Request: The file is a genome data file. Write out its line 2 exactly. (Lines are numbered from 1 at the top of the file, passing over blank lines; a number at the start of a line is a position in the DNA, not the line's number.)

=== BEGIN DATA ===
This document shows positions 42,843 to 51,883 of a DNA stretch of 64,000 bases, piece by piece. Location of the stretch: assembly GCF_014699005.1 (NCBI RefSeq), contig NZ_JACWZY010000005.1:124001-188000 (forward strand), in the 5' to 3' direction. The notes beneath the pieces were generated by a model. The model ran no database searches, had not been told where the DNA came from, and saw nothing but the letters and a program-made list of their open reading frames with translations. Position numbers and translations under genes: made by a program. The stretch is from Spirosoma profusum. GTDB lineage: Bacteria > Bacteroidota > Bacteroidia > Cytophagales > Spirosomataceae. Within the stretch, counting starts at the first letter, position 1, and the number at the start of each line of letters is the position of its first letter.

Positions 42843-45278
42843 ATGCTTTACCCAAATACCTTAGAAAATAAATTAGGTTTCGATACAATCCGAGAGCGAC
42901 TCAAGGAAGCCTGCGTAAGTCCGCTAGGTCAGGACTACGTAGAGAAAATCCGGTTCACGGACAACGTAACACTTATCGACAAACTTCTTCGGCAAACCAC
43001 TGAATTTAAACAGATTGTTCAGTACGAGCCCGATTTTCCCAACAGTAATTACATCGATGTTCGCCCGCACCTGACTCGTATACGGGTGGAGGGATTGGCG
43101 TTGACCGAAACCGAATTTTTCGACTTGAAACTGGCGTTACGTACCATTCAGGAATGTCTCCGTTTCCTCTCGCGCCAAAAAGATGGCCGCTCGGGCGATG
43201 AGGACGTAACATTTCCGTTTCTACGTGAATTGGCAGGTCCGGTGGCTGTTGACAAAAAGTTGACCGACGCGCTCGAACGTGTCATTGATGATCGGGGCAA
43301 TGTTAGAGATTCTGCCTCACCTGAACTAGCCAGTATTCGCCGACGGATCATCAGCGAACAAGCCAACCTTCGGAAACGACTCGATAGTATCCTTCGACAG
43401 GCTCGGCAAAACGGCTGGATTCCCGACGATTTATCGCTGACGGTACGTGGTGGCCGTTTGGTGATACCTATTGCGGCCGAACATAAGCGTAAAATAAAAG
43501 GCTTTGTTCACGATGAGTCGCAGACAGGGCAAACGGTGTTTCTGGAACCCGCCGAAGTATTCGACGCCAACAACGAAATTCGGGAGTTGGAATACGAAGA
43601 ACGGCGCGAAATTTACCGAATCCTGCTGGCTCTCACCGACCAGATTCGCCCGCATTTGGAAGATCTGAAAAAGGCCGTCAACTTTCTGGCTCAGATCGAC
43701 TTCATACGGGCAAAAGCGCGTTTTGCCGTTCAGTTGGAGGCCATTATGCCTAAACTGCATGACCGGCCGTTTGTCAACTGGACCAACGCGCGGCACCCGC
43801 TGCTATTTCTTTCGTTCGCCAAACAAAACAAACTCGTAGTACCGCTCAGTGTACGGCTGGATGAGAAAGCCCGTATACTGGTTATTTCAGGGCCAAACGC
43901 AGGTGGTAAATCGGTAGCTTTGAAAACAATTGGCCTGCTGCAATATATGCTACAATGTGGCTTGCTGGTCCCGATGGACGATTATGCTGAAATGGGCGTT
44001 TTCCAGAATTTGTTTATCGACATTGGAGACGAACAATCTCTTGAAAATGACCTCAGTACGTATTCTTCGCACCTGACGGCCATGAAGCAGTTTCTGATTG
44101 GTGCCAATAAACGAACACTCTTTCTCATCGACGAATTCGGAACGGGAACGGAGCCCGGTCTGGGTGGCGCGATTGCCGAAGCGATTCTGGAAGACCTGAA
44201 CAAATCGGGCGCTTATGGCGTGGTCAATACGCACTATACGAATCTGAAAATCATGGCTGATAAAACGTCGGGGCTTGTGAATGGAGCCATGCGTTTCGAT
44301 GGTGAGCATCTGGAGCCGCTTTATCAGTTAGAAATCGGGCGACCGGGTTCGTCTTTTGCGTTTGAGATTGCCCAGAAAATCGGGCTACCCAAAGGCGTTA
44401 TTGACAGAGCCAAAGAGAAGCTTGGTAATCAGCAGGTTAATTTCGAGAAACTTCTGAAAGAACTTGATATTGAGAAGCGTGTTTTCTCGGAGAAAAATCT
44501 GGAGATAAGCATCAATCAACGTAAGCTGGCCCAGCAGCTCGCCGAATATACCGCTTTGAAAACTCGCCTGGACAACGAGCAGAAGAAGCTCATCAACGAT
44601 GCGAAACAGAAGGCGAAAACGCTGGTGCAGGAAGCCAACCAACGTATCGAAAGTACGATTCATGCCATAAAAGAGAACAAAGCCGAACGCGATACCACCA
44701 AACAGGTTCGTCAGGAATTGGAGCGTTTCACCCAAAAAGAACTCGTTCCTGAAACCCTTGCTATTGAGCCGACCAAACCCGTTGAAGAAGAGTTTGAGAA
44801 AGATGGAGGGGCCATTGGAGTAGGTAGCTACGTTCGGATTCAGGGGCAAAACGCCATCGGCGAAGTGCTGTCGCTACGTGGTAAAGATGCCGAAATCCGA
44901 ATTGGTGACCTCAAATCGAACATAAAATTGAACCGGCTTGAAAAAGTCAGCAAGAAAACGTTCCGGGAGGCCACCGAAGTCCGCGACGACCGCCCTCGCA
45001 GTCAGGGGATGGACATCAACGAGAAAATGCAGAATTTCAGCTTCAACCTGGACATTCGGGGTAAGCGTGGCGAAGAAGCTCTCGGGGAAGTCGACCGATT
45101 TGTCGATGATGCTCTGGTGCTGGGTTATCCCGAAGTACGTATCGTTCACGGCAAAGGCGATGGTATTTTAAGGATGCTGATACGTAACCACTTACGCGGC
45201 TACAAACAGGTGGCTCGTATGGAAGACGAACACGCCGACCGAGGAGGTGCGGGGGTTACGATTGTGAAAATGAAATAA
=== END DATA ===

Positions 42843-45278